Pre-Purchase Home Inspections are important for any prospective property buyer for two big reasons. First it provides you information about the condition of the property so you can haggle price and second if the condition is such that improvement costs outweigh the resulting resale value or conditions are so bad that total demolition of the property is required you will know before you make any decisions.
If you are an investor inspection is practically a must because as an investor you will need either fast turn around or quick repairs for rental. Either way you will have to be up to code and not knowing about an existing problem will delay your turn around.
Private inspections are usually performed by a trained and certified technician that needs proof of training in order to get a State License. This does not mean they work for the State or that they can perform building inspections it just means that they can look through your home and tell you the general condition of the structure, electrical, plumbing and appliances. They may also offer mold and radon testing and other specific tests but they are not the total answer to information on all parts of the home.
Many inspectors will have a background in the trades but others may have entered into the business from real estate or even just a general business background. If your State does not require licensing and certification then it is important that you inquire about your inspectors qualifications.
When inspecting a home a check list will be used and then provided to you stating the conditions of different parts of the building. Most likely a rating system of Good, Poor, Bad, Dangerous or similar will be used to describe the items and then where necessary pictures and a longer paragraph of information should be provided.
When items such as a roof or furnace are rated as dangerous that means they are not up to code due to needed repairs and they require total replacement. For any UL approved device the inspector should be able to provide you with manufacturer recall information. However, because of the number of products out there they may not have information for each and every item in the home. Many older furnaces were built by local manufacturers and in this case it is best to get both a home inspector and a furnace repair tech to give you a pass or fail on the device.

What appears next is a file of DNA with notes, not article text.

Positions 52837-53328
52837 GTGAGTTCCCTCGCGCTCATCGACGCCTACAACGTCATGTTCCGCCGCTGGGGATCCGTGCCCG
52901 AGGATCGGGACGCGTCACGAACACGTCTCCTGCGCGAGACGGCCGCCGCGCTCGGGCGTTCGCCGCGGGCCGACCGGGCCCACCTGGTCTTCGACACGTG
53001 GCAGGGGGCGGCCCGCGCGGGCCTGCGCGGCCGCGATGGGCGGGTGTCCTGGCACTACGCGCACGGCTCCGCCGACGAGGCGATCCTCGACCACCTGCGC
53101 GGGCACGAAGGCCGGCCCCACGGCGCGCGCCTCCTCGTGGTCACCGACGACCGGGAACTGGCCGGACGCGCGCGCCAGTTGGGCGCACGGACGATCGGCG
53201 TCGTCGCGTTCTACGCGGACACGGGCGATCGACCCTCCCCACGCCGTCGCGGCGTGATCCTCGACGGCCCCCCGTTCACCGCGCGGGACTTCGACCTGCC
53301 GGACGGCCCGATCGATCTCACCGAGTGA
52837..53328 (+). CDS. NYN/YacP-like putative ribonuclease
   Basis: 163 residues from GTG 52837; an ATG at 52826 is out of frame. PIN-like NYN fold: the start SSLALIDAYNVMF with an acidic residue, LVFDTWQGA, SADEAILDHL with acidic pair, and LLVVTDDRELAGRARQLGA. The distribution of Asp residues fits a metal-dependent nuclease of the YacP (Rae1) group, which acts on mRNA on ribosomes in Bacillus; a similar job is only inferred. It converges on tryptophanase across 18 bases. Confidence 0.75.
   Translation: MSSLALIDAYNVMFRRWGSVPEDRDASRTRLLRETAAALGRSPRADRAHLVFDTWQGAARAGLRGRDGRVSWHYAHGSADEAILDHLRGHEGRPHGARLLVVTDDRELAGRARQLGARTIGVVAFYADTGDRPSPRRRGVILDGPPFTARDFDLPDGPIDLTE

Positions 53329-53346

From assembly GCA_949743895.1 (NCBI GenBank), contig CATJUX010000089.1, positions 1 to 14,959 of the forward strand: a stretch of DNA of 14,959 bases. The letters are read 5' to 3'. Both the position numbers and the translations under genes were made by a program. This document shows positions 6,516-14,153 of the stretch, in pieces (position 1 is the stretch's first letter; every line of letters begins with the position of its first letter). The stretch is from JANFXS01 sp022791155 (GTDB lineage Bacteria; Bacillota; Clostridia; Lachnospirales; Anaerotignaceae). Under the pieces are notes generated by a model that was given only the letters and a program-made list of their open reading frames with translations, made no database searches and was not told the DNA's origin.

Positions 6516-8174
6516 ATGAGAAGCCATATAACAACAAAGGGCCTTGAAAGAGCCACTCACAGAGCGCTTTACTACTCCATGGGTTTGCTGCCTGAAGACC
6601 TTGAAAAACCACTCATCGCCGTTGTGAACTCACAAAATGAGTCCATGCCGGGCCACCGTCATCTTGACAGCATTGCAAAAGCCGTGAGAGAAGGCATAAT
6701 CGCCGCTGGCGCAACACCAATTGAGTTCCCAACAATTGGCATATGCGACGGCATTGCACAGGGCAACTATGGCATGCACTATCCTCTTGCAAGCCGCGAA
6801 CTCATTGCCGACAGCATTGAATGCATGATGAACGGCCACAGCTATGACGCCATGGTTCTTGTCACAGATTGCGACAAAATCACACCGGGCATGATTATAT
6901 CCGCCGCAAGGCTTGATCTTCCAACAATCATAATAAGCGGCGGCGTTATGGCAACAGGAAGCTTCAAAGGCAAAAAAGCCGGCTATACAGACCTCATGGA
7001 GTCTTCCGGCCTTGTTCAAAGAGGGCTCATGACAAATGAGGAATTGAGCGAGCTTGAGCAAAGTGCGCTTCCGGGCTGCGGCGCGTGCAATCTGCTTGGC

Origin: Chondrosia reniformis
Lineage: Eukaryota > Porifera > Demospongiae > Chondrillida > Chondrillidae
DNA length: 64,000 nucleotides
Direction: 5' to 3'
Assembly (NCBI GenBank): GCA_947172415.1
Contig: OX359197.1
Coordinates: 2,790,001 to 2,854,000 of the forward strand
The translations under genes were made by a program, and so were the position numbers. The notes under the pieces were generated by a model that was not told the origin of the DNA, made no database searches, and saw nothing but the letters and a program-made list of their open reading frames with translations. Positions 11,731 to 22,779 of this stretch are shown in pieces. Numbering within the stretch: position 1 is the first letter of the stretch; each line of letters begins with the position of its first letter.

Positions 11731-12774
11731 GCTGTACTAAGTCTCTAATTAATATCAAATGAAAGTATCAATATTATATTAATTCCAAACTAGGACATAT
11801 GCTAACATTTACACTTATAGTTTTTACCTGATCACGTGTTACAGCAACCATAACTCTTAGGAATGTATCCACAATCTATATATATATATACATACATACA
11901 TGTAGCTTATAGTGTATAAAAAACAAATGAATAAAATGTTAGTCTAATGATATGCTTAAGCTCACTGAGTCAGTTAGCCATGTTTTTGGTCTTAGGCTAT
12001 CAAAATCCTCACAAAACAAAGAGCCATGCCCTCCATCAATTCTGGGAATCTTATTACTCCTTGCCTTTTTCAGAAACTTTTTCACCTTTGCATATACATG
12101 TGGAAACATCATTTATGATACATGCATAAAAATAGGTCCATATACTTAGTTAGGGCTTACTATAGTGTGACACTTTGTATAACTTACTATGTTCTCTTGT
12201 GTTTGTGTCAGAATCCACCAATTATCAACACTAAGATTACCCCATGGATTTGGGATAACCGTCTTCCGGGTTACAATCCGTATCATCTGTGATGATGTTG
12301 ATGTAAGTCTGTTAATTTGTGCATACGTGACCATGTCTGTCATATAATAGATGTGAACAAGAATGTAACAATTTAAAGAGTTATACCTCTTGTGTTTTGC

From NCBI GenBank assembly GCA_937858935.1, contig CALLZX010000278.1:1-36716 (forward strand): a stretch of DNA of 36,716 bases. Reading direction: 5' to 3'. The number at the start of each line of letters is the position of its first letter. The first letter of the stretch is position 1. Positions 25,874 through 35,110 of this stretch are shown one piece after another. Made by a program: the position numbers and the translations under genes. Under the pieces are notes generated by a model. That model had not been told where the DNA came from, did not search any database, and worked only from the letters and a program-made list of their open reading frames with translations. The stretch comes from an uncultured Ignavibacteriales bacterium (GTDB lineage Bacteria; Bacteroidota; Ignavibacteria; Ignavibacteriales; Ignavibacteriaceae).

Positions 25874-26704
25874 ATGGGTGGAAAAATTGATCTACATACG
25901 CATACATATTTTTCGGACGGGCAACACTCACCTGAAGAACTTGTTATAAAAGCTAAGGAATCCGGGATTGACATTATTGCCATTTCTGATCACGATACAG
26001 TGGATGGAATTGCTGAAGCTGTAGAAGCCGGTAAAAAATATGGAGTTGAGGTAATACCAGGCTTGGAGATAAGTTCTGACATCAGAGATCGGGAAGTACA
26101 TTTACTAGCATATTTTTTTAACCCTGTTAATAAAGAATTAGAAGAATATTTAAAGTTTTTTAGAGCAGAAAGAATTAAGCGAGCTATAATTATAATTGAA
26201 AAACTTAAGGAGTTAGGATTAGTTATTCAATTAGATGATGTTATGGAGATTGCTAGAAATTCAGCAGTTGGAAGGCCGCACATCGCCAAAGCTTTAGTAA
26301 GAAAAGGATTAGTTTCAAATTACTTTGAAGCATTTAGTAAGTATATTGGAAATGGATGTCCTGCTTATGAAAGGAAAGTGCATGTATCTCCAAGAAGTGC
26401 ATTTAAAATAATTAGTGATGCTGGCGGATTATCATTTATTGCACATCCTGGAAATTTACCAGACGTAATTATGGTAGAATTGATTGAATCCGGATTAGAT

The following is a list of some of the items that should be covered in a basic home inspection.
Framing / Foundation
Block or Concrete Walls
Roof Trusses / Rafters
Decking and Floor Materials
Interior and exterior Walls for plumb
Interior Floors and Foundation for level
Exterior Siding or Masonry
Windows – Fit, Structure and Temper
Doors Fire rating and operation
Water Flow Rate
Hot water availability Rating
Sewage Line Flow Rate
Fixtures Interior and Hose Bibs
Absence of Lead Pipe on Feed Lines
Absence of ABS in some Locations
Surge Pressure Tank before water heater connection
Circuit Breaker Box and Fuse Ratings
Ground and Outlet Polarity
Proper Amperage for each Circuit
Roofing / Attic
Decking and Shingles
Fireplace Masonry and Flue Operation
Venting for Furnace and Water Heater
Grading to control the direction of flow for rain water
Trees for general health
There are as many or more items to check then are listed above and understanding how you inspect each area takes both training and practice.
In the near future we will be providing a downloadable PDF File for Home and Property inspections that will cover details about how you as the buyer can examine your potential property even before you hire a Certified Home Inspector.
It is also important to know that many lenders and insurance companies will require an inspection of the property before they will lend or write you a policy.
This is an important aspect to understand especially if you are a Property Investor that may be interested in purchasing a building that will not initially pass inspection. In that case you will have to work closely with your lender and insurance agent and you may need to provide plans and permits to cover the repairs and then apply for Construction not Occupancy related services.